Where should gaming go from now?

I just finished reading an article by “Reverend Anthony” called Fun isn’t enough: why video games have to move beyond simple escapism and I decided to post my comments about it.

Generally speaking I agree with most things said in the article, games are a very powerful medium and very few people are taking advantage of that. To put it simply, interactivity takes conveying emotions to the next level. Even though you may have no real control over what happens in a game, interactivity makes you feel like you do, which in turn makes creates a feeling of responsible for your character’s actions. If I had to pick the most important moment in my gaming experience, [technically, this is a Final Fantasy VII spoiler, but I’m not even going to hide it just because by now everyone probably knows this already] I would pick the moment when Aeris dies in Final Fantasy VII. I was quite young when I played Final Fantasy VII and I hadn’t played many serious games before that, but the when Aeris died I realized how powerful games could be.

Anyway, going back to the article, there are a couple of things I don’t agree with. Firstly, while I do agree that there needs to be a greater focus on serious games, I also think that the games that are “just fun” are also a very important part of gaming. Games like Guitar Hero or Dance, Dance Revolution are proof of this. These games are certainly not very deep, but they’re still great games. And what makes them great is precisely that they are simple games which are just incredibly fun to play. I think these type of games are a completely valid form of art and should continue to be developed. The other point I don’t agree with is that games should become “morally challenging tragedies” (maybe I’m exaggerating a little, but you get what I mean πŸ˜› ). I agree with the fact that there should be more games that explore the world’s shades of grey, but the focus should not only be in the darker shades of grey, the lighter shades also have a lot to offer and therefore they should also play an important role. Instead, I think that the focus of the gaming industry in the near future should be to interact with the player in more meaningful ways.

Two examples of what I mean by this are Shadow of the Colossus and Eternal Darkness.. Shadow of the Colossus puts the player in a situation where he regrets some of his actions. And even though the player is aware that he has no choice but to kill the Colossus if he wants to keep playing the game, he still feels guilty after killing a Colossus which did nothing that might justify its killing. In the case of Eternal Darkness, the interaction with the player is made deeper with the use of sanity effects. What you do in the game doesn’t only affect your character, it also affects you. Some of the sanity effects can be quite hard on the player, for example Show Spoiler when you try to save your game and you get an error saying that the file has been corrupted and your progress has been lost, you'll probably believe for a few seconds until you realize the game is just playing tricks on you.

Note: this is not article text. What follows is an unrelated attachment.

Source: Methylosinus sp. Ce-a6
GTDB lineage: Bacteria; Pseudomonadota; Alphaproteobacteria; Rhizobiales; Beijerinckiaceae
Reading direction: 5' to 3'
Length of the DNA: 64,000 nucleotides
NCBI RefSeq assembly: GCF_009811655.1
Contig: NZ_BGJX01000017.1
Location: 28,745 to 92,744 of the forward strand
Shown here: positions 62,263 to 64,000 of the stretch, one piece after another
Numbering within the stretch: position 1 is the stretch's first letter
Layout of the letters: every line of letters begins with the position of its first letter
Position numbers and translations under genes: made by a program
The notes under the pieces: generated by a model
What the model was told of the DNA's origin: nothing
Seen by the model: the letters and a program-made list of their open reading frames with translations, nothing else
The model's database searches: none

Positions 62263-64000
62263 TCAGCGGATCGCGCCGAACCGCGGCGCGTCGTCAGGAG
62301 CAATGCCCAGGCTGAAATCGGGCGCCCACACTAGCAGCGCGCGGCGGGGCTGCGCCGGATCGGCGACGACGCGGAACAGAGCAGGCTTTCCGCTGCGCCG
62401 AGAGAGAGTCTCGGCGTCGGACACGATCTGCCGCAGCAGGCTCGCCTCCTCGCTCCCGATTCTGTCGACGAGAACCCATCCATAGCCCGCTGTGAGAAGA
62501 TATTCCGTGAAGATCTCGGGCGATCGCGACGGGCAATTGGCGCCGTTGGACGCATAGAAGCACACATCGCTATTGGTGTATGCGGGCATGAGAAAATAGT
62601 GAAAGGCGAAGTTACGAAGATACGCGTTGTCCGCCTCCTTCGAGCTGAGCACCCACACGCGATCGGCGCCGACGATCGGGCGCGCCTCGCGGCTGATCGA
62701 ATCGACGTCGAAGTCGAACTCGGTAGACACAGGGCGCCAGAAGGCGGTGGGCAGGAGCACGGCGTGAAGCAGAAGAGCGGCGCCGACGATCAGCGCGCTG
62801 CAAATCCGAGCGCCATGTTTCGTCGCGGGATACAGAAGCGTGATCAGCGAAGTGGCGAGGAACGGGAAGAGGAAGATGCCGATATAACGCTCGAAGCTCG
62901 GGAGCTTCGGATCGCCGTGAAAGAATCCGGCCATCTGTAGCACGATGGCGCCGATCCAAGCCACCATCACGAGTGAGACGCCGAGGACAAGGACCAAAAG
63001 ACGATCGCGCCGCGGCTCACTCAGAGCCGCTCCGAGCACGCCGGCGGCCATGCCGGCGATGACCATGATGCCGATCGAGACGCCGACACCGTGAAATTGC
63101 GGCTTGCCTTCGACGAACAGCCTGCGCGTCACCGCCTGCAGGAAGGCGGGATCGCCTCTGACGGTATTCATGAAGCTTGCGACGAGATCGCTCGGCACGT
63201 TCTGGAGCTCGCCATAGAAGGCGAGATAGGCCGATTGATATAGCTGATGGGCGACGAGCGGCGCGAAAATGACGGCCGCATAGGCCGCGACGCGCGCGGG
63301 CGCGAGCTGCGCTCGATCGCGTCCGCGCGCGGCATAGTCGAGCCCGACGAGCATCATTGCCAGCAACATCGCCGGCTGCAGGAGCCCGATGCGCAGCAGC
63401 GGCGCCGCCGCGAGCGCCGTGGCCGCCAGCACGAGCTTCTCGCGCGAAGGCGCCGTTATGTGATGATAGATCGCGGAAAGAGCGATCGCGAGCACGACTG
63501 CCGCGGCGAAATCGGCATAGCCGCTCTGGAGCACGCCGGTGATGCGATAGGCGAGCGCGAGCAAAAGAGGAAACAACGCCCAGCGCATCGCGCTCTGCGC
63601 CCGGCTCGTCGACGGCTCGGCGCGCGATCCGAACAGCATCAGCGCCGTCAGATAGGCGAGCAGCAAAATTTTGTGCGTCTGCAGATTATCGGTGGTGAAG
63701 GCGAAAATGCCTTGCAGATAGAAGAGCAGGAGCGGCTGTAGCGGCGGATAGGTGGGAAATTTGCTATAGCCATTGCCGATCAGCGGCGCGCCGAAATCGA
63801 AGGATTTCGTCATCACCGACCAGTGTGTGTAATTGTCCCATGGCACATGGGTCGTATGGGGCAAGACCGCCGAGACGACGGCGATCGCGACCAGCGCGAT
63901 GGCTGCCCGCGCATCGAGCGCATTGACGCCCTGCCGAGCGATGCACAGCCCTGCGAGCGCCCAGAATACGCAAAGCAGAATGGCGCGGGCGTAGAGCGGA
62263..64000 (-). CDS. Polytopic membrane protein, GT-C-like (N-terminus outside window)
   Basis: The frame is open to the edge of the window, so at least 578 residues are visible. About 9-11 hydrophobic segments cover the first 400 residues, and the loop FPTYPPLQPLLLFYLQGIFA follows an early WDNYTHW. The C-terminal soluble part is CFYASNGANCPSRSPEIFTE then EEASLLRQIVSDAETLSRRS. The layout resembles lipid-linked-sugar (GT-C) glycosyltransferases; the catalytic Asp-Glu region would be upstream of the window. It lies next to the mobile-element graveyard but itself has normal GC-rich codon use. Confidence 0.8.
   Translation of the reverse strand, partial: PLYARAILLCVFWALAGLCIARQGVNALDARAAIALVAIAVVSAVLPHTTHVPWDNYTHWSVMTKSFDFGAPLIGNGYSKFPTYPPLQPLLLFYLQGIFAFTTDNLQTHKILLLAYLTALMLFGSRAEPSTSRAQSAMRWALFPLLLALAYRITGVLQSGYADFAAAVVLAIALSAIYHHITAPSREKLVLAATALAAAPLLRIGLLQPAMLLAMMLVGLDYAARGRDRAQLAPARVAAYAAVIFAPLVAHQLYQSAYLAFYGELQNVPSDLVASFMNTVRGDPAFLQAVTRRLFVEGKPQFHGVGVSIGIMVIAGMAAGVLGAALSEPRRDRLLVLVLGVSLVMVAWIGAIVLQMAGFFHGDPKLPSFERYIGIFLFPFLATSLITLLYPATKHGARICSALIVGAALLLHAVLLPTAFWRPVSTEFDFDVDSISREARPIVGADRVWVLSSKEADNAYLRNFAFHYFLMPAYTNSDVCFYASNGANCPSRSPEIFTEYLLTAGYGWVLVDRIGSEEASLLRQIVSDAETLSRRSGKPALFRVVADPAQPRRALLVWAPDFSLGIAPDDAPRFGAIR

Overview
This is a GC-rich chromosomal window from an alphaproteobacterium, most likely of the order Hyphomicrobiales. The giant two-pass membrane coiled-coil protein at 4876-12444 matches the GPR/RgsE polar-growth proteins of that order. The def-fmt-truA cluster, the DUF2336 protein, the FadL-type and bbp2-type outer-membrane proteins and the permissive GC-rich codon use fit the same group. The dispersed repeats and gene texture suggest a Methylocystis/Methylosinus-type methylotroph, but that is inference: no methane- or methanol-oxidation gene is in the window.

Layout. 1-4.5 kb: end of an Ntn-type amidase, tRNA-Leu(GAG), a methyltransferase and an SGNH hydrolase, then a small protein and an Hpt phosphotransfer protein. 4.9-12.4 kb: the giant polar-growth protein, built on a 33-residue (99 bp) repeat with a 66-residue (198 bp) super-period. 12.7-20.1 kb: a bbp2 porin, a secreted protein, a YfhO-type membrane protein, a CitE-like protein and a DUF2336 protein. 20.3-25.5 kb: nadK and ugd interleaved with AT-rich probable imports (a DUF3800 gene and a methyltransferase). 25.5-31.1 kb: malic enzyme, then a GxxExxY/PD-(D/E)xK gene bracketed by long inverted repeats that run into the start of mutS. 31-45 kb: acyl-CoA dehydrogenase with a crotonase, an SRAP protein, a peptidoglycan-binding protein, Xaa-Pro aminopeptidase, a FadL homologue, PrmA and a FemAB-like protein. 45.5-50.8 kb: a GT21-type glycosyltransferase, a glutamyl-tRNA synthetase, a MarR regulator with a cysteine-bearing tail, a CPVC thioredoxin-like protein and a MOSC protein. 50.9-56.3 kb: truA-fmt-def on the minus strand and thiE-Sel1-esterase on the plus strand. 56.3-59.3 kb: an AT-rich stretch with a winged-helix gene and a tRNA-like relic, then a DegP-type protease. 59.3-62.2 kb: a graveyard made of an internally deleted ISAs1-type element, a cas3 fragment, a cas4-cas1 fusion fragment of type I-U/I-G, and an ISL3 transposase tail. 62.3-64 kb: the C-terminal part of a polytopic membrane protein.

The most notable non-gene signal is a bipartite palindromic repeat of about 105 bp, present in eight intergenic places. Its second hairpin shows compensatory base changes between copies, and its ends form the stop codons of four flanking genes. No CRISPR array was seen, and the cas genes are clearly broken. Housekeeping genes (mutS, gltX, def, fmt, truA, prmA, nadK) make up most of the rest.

Games could certainly benefit from more complex story-lines, but I think it is much more important to first work on the way the interaction with the player works. After all, to get a feel of what more complex story-lines are about, game designers can always turn to other forms of art such as books or movies, but player interaction is pretty much unique to gaming.

One thought on “Where should gaming go from now?

  1. A very interesting topic, discussed in a lot of places. I remember that time when we briefly discussed if videogames were art or not. I ended up feeling that most people think some are art and some are not. Ocarina of Time maybe, could be considered art; some games like… hmm, Monkey Ball? heh. Are just for fun. I consider all of them as art (not that this changes the situation much), and most of them are fun.

    I agree, simple games like DDR and Guitar Hero give a sweet and casual essence to the gaming world, and can be very fun at times (I dedicate part of my time for DDR step building ;)). This part of gaming is great, and I believe that article gives games like those an unfair treatment.

    On the other side, games like Final Fantasy 7, or 6 even, show very interesting situations for the player. There is this moment in FF6 where you simply don’t know where to go next (whoever has played it will know :P). I still haven’t played Shadow of the Colossus but the idea seems very interesting, and it could get disturbing. I love those kind of feelings :P, but I guess some others don’t.

    Games have gotten a bit “light” over the years (now that I remember, they didn’t start that dark and gray either). Most people don’t appreciate the “shades of gray” in life, but that’s a matter of taste; however, lighter games sell better. Movies and other forms of media (books, even anime) portray these shades of gray, but it’s easy to notice that the lighter, typical movies always get the spotlight over the dark, insightful and generally more full of plot movies.

    I guess most of us can just wait and see, as long as the Video Game industry grows, it will start having enough money to fund a variety of projects. Let’s wait and see if our dream videogames come true. Let’s also see if I can finally get a Wii too. πŸ˜›

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